National Science Foundation Honors Two Alumni
Two recent Lewis & Clark alumni have been awarded National Science Foundation Graduate Research Fellowships. Three other L&C alumni have been given honorable mentions.
by Franchesca Schrambling BA ’22
Many Lewis & Clark College students use their education to help make the world a better place. The National Science Foundation (NSF) is helping our students achieve this goal by recently awarding Graduate Research Fellowships to Sean Richardson BA ’20 and Ravyn Malatesta BA ’19, while Isaac Goldstein BA ’16, Lucy Lurie BA ’15, and Grace Shaw BA ’17 received honorable mentions.
The NSF has honored many L&C alumni in the past. Created in 1950 “to promote the progress of science; to advance the national health, prosperity, and welfare; to secure the national defense,” the foundation has supported research and individuals to create knowledge and change the future. The NSF Graduate Research Fellowships are one of many academic awards and fellowships that L&C alumni have received.
The NSF Graduate Research Fellowship provides support for three years of graduate study in science, technology, engineering, or mathematics (STEM), as well as eligible social science fields or STEM education leading to a research-based master’s or doctoral degree. Their fellows benefit from three-year annual stipends and education allowances that help cover tuition and fees, opportunities for international research, and freedom to conduct their own research at accredited U.S. institutions of graduate education.
Richardson graduated in May 2020 with a double major in physics and mathematics and computer science. During his years at L&C, Richardson was a Pamplin Fellow, conducted research through the John S. Rogers Science Research Program for two summers, tutored for the college’s Symbolic and Quantitative Resource Center (SQRC), and competitively ran four years of track and field and cross country. He also studied mathematics in Budapest through an external study abroad program.
Since graduating, he has been working as an algebra tutor and AmeriCorps fellow in Washington, D.C., with Saga Education company, a camp counselor for the Ross Mathematics Program summer camp, and as an assistant for Art of Problem Solving’s online math classes.
The Portland native will be starting a mathematics PhD program in the fall at the University of Washington, aiming to improve his teaching skills, delve into new research projects, and work in math education and outreach. His experiences at L&C have been pivotal for shaping his post-graduate career.
Opportunities at L&C for Richardson to participate in undergraduate research and to develop professional skills were indispensable. During his summers in the Rogers Science Program he worked on an interdisciplinary computer science and environmental studies project with Professors Peter Drake and Jessica Kleiss to train a neural network to identify clouds in sky images. He then researched pure mathematics with Professor Liz Stanhope, studying resonance frequencies of an abstract mathematical object to understand its geometric properties.
“Many schools have similar academic programs and research opportunities, but L&C excels in the level of care, attention, and encouragement that professors provide,” Richardson said.
Malatesta graduated in May 2019 with a double major in chemistry and economics, along with a minor in mathematics. She initially chose to attend L&C because of the international affairs program, but ended up pursuing other ventures and finding amazing support from progressors and friends along the way. During her time at L&C, she was a peer tutor both in the SQRC and with the Student Academic Affairs Board (SAAB), a teaching assistant for organic and physical chemistry lab classes, and coled GeMSTEM, a group for gender minorities in STEM disciplines at L&C.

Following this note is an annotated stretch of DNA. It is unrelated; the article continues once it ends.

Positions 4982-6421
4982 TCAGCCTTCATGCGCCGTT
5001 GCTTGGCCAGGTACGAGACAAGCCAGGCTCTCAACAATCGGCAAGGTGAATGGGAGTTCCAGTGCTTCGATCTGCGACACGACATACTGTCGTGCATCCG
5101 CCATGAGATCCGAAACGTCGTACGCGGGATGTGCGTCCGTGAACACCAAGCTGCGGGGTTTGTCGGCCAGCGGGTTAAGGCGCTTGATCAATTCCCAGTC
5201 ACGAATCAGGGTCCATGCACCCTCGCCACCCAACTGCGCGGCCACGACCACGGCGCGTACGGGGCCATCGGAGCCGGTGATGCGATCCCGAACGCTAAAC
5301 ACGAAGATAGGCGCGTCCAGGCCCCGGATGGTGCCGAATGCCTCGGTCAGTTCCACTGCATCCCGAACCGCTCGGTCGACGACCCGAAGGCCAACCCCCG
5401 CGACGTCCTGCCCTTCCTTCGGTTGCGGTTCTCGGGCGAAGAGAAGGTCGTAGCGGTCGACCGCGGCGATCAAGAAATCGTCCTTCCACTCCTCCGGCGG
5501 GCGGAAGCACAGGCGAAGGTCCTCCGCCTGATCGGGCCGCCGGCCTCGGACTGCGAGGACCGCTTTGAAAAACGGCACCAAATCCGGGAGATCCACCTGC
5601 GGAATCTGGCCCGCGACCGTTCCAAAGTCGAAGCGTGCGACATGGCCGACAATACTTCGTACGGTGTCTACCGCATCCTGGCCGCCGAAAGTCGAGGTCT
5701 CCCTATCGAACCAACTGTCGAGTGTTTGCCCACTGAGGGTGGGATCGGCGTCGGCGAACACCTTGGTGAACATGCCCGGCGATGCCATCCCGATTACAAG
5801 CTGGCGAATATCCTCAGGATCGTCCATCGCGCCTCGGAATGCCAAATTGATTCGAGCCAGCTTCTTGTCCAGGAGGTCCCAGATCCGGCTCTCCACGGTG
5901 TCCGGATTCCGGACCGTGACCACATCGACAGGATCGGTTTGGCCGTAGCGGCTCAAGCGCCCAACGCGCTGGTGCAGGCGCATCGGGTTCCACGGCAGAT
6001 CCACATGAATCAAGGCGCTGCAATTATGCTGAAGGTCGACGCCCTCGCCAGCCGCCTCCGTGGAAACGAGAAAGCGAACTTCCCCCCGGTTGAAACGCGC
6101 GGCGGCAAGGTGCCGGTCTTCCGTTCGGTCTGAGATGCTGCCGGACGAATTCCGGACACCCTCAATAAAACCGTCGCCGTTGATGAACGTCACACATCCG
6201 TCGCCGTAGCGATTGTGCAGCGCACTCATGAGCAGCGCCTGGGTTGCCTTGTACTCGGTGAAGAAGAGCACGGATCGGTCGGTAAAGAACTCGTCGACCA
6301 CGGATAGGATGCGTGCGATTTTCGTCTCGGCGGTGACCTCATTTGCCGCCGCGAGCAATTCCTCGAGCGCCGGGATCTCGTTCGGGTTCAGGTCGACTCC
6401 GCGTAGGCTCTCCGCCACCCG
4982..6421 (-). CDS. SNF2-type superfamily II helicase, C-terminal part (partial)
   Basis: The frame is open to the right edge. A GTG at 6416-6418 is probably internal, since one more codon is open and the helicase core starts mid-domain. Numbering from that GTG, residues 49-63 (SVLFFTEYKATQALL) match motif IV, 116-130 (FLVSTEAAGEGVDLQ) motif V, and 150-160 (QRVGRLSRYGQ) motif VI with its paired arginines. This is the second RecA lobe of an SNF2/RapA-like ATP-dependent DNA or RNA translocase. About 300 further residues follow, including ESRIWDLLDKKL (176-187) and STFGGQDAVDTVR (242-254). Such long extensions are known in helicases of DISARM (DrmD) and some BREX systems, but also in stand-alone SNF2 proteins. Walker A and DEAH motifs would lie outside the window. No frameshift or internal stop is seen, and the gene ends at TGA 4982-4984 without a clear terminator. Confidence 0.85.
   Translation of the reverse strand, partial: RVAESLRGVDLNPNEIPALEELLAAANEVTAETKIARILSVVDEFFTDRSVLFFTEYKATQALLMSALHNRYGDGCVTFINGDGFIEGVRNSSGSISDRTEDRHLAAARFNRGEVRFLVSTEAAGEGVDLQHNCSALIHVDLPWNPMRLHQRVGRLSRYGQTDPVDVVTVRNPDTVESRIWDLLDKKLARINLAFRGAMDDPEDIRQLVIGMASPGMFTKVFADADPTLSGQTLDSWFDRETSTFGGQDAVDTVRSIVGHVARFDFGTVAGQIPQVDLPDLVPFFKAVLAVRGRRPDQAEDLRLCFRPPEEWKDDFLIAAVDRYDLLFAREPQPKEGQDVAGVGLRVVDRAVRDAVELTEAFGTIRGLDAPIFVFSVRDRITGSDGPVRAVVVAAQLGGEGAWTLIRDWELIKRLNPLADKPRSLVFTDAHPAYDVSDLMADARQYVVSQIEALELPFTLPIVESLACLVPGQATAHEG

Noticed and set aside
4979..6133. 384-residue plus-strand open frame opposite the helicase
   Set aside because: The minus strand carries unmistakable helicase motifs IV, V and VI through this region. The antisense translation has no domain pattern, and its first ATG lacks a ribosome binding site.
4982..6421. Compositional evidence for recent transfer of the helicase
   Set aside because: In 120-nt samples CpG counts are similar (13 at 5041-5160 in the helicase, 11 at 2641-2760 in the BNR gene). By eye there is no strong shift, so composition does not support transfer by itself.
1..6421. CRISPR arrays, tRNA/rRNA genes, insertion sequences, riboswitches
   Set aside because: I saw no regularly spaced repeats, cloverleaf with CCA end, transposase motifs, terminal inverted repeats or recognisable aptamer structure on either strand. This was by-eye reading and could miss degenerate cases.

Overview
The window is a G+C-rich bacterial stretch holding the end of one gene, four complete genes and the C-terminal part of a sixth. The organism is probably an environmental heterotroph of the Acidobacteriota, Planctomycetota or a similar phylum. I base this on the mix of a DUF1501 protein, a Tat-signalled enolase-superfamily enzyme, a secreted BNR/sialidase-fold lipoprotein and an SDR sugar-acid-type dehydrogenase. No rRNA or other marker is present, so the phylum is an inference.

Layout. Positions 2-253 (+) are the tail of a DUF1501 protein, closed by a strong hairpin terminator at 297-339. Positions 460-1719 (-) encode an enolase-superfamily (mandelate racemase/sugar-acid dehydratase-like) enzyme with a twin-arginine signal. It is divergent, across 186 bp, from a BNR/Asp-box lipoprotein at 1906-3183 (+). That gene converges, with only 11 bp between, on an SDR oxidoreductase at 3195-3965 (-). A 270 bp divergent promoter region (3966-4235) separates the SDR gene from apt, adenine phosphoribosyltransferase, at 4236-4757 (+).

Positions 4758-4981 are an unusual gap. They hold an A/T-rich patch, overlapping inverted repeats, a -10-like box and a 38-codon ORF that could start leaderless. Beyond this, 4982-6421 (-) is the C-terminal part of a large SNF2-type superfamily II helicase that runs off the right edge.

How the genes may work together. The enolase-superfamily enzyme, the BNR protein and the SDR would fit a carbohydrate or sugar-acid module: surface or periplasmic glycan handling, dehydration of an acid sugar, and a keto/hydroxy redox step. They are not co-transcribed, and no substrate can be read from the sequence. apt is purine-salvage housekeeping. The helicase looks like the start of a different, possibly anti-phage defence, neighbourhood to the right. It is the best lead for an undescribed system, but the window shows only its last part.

By her senior year, she was confident that she wanted to go to graduate school. She completed both of her honors theses and applied for graduate school, as well as the NSF program. Malatesta’s ultimate goal is to teach, ideally at a place like L&C.
Since the NSF program is not tied to specific research outcomes, it provides the freedom to research without specific project expectations. The application process consists of two major components that are reviewed based on intellectual merit and broader impacts: a personal and future goals statement as well as a research proposal.
Malatesta is currently a graduate student at Georgia Institute of Technology and intends to continue research in developing a novel experimental technique that takes advantage of the quantum mechanical nature of light.
Her experience applying for graduate school and fellowships were deeply impacted by her experiences at L&C. Malatesta remarked, “I had so many meaningful connections with my professors that it made picking references for my applications difficult. I had more references than I could actually submit.”
She also looks forward to teaching a class as part of Georgia Tech’s Tech to Teaching program, which is designed for graduate students with career goals in academia. She aims to design a class about the intersection of science and advocacy, inspired by the L&C chemistry department’s book club last summer for current students, faculty, and alumni.
“One of the most important parts of my college experience were the relationships I made with my professors and advisors. Even two years after my graduation, I’m still in regular contact with both of my major advisors, Anne Bentley and Cliff Bekar,” Malatesta said. “The biggest lesson I learned at L&C, which I still am working on now, is how to ask for help when I need it. L&C has an incredibly supportive and receptive community who want to help you succeed.”